Cycling Fiddles

Sep 19, 12 • No Comments
Ljova biking on the Hudson River Greenway, 14F outside without windchill

Ljova biking on the Hudson River Greenway, 14F outside

A few weeks ago, I gave some advice to Strings Magazine for their article “On the Road: String Players Are Turning to Cycling“, which was released today and appears in the June issue. In addition to the article, which is very comprehensive, I wanted to put together a page of quick links about various things I’ve mentioned.

Some (but not all) of these links point to Amazon.com, and if you buy through these links, you will also support the music on this site, while still getting the best price. Better still: do your research on Amazon or BikesReviewed.com, and buy from a local bike shop.

THE BIKE:

My bike is a Ross “Mt. Washington” hybrid, probably made in the 80s. I bought it used from Recycle-A-Bicycle, a New York-based non-profit, which refurbishes donated bikes and runs education programs for the young. It’s the first bike I tried at the store, and one I’ve been riding for four years.  It looks like a regular delivery bike, and I love it! I keep it maintained by Champion Bicycles, the best local bike shop on the Upper West Side.

THE UPGRADES:

I’ve upgraded the bike with a Wald Giant Delivery Basket (perfect for dragging an amp to a gig), Planet Bike Fenders, and a noseless saddle called “The Seat” by Ergo. Read more about noseless saddles in this New York Times article.  Most recently, I’ve upgraded my wheelset to this pair by Sun Rhyno Lite (front & rear).  We also have two baby seats, the WeeRide Kangaroo for the front (capacity: 40 pounds) and the Hamax Kiss for the rear (capacity: 50 pounds).  All good stuff.

APPAREL:

SHELL JACKET: After biking around with a heavy wool coat for a few years, I investigated windproof shell jackets.  You can spend a lot of money on these, but I found the Canari Razor Eclipse on Sierra Trading Post for around $40.  On the picture above, you can see me riding in it during frigid weather, wearing two thin sweaters beneath the shell.

PANTS: Having worn out several pairs of jeans in very short time, I decided to look into more technical pants for riding, but ones that I could still wear on the street. A good resource for your shopping is this Pinterest list, which is pretty comprehensive. I own a pair of Thunderbolt pants – bought them at a slight sale. They’re water resistant & very durable – and look stylish enough to play a concert in.  This is the most expensive clothing item I’ve ever bought, and I really hope they’ll last a few years.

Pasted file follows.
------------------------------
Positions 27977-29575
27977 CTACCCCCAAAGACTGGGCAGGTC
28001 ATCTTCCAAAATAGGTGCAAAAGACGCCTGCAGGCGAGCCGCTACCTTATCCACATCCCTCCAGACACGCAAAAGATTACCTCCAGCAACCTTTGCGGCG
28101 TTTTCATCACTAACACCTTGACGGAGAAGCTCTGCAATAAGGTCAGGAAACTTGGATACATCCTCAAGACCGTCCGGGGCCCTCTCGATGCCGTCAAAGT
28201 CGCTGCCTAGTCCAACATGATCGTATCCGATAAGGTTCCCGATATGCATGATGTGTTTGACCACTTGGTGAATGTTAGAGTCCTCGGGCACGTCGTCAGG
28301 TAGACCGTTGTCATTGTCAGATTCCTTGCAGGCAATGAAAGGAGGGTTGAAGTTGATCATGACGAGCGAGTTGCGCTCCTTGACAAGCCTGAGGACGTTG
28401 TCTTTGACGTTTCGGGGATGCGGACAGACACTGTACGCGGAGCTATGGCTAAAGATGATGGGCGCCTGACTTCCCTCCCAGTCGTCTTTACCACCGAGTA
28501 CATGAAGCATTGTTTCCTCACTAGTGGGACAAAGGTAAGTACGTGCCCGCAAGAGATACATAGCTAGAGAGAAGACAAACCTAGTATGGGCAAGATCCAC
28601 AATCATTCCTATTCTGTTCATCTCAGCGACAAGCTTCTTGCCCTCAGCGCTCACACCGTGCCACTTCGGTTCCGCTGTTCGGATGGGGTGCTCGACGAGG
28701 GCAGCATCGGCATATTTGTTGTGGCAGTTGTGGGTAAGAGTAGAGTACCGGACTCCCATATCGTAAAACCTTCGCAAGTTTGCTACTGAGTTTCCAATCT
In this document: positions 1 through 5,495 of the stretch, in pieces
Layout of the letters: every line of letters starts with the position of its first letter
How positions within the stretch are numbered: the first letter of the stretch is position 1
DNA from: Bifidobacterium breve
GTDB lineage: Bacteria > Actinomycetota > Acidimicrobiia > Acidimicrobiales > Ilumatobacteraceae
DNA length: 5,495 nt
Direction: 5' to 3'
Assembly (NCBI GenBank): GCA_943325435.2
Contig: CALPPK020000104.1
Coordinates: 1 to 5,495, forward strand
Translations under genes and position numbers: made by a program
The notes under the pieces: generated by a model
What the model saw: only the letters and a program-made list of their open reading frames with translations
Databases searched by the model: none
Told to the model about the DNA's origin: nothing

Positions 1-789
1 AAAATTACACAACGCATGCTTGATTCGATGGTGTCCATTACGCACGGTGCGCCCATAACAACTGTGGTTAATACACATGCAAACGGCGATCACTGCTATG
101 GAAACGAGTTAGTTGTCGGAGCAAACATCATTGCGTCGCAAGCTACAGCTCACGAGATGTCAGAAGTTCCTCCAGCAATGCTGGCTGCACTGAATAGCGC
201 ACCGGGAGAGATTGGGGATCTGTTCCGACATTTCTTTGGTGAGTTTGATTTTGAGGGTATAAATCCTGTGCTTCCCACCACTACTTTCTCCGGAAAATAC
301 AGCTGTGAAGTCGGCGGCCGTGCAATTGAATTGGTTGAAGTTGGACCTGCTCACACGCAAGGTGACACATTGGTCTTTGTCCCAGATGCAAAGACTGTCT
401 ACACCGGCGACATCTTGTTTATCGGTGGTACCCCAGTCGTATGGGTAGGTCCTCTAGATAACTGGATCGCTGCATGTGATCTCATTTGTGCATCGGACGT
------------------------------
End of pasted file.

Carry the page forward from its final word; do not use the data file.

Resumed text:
SHIRTS: With exception for concerts & formal occasions, I pretty much wear the same 6-7  T-shirts all year long. They’re all made of merino wool by Icebreaker, and they almost never stink or wear out. These shirts are a bit pricey ($60-75) but sometimes go on sale at REI and elsewhere, including Sierra Trading Post.  Great quality and very comfortable.

Some bike clothing can be expensive — but if you consider that a monthly Metrocard in New York costs $112, and a tank of gas about $50, this is a huge savings in the long run.

INSTRUMENT PROTECTION:

I travel around with two instruments – a viola & a six-string “fadolin”, both housed in an affordable Regency violin/viola double case, which is covered by a custom-made instrument bag by Altieri Bags.  Altieri Bags last a lifetime, and they can be tailored to your specifications.  Amazing company.

LIGHTS & REFLECTIVITY:

Reflective sticker art by Maria Jeffers

Case by Altieri,  Reflective sticker art by Maria Jeffers

 

Since I bike in New York City, which is much brighter at night than a rural area, my headlight is a small “Spok“, by Planet Bike, which attaches to my helmet.  For the taillight, I have the Planet Bike Blinky 7, which is pretty bright and comes with several options for attaching it. I can easily mount it on my helmet, or onto the back of my fiddle case, onto the rear of the baby seat, or anywhere else. Very versatile and bright.

In addition to lights, I also have a battery of reflective stickers on my instrument cases, fenders, and on the back of our baby seat.   Check out some of the reflective sticker art that cellist Maria Jeffers made on my case to the right.

Do you have tips to share?

Thank you all!

Ride safe.

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LJOVA (Lev Zhurbin) - film composer, arranger, violist | music for film, Ljova and the Kontraband, and other projects

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